Source: Kettering University announcement

FLINT, Mich. — Kettering University Assistant Professor Dr. Ahmed Mekky and his team of graduate students are discovering the limitations of vehicles’ automatic emergency braking (AEB) systems to help owners better understand their vehicles.

Rimkus Consulting Group Inc. commissioned the research after Michael Urban reached out to Dr. Craig Hoff, Dean of the College of Engineering, about the project. Urban, a practice leader and professional engineer at Rimkus, is taking online classes at Kettering to earn a master’s degree.

The project required the University to purchase a soft target, a foam vehicle similar in size to a sedan. Hoff said he had already planned to make that purchase for other projects.

Hoff said he selected Mekky to work on the project because of his background in dynamic systems and controls.

“[Mekky] was able to quickly come up to speed and has been doing a great job on the project,” Hoff said.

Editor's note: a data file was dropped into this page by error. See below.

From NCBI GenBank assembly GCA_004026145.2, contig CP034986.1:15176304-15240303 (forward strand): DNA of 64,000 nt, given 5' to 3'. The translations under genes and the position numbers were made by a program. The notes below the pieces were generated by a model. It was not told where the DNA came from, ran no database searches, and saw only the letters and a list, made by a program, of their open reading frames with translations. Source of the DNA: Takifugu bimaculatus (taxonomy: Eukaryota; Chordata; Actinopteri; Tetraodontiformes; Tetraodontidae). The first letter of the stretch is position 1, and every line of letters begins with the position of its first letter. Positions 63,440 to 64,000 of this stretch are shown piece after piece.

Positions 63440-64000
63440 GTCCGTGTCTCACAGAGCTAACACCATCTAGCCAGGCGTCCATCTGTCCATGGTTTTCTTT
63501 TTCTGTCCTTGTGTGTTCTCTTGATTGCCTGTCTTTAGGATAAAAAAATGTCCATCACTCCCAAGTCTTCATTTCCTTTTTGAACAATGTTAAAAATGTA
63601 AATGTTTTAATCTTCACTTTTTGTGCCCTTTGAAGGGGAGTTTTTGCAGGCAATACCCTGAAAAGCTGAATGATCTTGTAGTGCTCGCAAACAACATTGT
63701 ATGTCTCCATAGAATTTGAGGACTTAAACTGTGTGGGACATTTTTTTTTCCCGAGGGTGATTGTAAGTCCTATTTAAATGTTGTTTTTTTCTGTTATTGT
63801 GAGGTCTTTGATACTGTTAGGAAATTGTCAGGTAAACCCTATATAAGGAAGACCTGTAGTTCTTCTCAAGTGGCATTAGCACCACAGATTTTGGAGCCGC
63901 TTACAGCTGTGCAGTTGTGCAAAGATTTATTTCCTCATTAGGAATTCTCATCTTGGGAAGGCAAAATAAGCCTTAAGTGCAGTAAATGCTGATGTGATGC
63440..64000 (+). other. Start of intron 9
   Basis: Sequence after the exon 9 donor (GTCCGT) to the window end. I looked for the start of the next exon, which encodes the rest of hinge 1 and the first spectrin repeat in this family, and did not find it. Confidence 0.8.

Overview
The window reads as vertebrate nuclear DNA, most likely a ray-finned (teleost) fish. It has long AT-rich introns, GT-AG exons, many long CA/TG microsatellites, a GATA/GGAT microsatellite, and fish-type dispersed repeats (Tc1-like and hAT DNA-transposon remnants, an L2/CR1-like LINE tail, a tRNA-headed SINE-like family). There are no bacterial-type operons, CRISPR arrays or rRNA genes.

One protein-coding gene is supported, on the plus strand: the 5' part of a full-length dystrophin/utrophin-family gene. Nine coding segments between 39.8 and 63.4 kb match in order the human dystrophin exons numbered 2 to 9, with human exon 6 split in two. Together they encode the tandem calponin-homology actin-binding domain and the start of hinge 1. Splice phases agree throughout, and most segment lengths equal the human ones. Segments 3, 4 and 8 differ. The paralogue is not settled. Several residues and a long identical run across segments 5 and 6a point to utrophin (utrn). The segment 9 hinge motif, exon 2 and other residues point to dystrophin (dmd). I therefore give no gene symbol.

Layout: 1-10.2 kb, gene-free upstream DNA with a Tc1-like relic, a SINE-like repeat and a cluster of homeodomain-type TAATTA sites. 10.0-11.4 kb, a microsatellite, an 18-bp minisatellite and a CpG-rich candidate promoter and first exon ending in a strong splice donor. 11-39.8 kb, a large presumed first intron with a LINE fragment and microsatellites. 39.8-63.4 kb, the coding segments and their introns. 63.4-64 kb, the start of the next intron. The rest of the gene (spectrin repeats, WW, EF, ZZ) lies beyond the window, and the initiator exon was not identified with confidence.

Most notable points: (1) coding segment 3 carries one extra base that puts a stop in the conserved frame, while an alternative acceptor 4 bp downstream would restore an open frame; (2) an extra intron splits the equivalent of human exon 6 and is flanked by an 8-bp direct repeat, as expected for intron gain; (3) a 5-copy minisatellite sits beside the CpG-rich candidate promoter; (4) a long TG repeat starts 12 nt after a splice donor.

Urban, an accident reconstructionist at Rimkus, said the research findings will help provide more information on how accidents happen. He said he’s seen a couple of accident types involving automatic emergency brakes. One in which the driver said the accident wasn’t their fault because the car didn’t stop on its own and another in which the car stopped on its own in the middle of traffic, reportedly for no reason.

“If we know how systems work, it will help us to know how they fail,” Urban said.

Vehicles on the road today collect data when they are involved in a crash, but the data doesn’t always show if the vehicle had taken over as is the case with an AEB system or if the driver was in charge. The findings from this research may help change that, and analysts may be able to tell if the driver was paying attention or if it was a vehicle taking charge, Urban said. Sometimes, drivers are paying attention but think the vehicle is able to do more on its own than it actually can. That’s because drivers don’t completely understand their vehicles’ features.

With the industry standard for the system set to a limited scope of an eight-miles-per-hour reduction in speed before impact, the Kettering research is finding that the system’s performances vary by vehicle.

“Different brands react differently, Mekky said.

To view the entire announcement, click HERE.